Lawyers jockey for lead slots in Toyota suits

SANTA ANA, Calif. Dozens of attorneys arrived at Orange County Federal Court Thursday morning. They are representing the plaintiffs who filed over 300 lawsuits against /*Toyota*/ after it began recalling about 8 million vehicles because of acceleration problems in several models and brake glitches with the Prius hybrid.

About 70 lawyers pinned their hopes with U.S. District Judge James Selna, who said he would make his decision by Monday. At stake is potentially millions of dollars that a judge can appropriate for attorneys if a settlement or award is reached.

"You cannot have 75 chiefs," said Steven Foley, attorney. "There are various groups that want to be in charge."

Some of the lawsuits are for injury and death, but many others are for economic loss because the value of their vehicles dropped after the recalls.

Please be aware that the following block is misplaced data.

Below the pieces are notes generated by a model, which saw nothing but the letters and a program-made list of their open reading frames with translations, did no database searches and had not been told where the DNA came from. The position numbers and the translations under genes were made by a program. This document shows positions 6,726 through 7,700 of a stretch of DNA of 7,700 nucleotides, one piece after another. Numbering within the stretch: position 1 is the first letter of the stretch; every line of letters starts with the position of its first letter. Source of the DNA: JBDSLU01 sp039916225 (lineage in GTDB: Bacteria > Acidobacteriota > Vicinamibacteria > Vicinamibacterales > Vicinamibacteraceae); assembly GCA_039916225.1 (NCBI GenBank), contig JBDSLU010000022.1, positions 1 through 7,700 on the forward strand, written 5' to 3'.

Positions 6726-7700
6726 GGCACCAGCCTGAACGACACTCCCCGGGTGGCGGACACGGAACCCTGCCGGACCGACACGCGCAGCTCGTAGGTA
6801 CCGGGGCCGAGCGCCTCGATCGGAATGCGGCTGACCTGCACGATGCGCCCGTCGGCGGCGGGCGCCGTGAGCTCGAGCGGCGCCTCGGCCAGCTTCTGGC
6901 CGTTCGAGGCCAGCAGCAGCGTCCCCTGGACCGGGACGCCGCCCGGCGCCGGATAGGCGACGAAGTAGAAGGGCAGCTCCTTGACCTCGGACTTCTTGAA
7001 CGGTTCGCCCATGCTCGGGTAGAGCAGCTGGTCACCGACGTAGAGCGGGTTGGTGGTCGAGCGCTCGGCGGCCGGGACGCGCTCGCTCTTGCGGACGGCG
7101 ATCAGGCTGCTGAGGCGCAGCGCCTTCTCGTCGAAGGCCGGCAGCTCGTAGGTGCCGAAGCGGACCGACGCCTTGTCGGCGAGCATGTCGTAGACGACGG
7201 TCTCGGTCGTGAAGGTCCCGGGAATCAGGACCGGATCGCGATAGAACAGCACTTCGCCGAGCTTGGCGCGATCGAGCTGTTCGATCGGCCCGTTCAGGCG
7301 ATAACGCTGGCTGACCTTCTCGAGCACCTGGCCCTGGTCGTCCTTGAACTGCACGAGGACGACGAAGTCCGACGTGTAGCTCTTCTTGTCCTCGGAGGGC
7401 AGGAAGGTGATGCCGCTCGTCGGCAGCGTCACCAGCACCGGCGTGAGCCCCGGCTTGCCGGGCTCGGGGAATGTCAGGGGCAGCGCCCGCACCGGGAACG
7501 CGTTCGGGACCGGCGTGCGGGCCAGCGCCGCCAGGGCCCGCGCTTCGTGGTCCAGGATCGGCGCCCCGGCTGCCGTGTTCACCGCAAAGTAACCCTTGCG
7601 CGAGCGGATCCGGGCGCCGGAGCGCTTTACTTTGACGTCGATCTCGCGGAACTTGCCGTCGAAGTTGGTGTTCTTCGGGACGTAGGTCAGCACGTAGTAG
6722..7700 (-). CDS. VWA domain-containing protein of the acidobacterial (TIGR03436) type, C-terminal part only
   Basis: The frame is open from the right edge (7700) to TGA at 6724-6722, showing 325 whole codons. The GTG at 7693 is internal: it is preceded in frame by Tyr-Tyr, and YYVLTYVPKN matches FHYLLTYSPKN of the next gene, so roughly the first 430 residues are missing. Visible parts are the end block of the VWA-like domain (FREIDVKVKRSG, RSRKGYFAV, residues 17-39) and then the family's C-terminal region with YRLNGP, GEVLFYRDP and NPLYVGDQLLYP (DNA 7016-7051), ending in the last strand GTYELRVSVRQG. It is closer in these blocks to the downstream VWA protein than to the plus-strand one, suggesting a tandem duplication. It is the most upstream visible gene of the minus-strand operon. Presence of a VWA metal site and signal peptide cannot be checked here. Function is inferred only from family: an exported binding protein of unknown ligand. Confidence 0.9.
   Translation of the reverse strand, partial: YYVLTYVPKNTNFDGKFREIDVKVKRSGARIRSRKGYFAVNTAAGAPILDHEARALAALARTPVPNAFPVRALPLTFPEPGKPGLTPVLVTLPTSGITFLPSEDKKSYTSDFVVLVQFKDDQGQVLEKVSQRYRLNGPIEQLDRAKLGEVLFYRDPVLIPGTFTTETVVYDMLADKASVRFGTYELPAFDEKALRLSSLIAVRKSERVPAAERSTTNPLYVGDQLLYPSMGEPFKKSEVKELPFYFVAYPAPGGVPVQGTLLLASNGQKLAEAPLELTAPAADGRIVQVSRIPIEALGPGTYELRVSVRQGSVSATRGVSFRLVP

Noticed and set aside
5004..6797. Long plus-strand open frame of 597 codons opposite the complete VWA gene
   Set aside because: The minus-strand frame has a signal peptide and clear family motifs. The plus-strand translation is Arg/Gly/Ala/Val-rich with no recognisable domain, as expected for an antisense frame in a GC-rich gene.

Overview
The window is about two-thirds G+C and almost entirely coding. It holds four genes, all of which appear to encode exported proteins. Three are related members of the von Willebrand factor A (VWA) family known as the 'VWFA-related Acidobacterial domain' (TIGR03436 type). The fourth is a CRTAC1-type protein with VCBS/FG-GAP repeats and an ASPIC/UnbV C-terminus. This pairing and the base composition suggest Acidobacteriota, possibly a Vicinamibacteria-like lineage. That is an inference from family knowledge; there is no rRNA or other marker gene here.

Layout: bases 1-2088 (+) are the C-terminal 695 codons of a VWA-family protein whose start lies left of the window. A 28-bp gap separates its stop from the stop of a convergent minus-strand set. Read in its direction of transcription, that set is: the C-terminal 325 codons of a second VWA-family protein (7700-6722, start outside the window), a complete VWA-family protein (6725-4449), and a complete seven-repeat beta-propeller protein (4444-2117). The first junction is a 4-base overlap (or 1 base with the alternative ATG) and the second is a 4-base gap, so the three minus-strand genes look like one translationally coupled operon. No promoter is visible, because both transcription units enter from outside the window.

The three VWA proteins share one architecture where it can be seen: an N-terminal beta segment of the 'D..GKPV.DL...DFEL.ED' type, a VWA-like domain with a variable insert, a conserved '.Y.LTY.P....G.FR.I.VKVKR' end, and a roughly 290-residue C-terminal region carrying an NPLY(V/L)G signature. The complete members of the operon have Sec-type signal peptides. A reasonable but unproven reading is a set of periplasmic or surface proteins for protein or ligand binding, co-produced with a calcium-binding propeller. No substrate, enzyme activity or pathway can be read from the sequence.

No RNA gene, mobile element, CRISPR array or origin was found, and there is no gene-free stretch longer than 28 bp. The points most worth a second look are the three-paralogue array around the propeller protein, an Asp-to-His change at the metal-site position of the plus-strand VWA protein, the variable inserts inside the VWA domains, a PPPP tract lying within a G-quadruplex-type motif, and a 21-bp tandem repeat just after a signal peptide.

Some attorneys say there could be at least a $3 billion payout if there is a settlement. With so much money at stake Toyota has hired one of Atlanta's top lawyers, Cari Dawson, as their lead attorney. She will argue the problems were caused by faulty floor mats and sticky accelerators and not Toyota's electronic throttle control system.

But once Judge Selna makes his decision, her team will be facing at least a dozen other attorneys for the plaintiffs.

Selna still must decide whether the lawsuits should be certified as a single class. Toyota has sought to dismiss that motion, saying drivers who haven't had any problems with their vehicles shouldn't be included in the case.

"This is absolutely an NFL All-Star game," said Foley. "These men and women are the best in the business."

Toyota has already paid a record $16.4 million in fines leveled by the National Highway Traffic Safety Administration. The company was fined for being slow to tell authorities about the defective gas pedals.

Officials say Toyota could face more fines if other safety violations are uncovered. Fifty-two deaths have been linked to defective accelerators.

Additional hearings are scheduled for May 28 and June 25.

The Associated Press contributed to this story.

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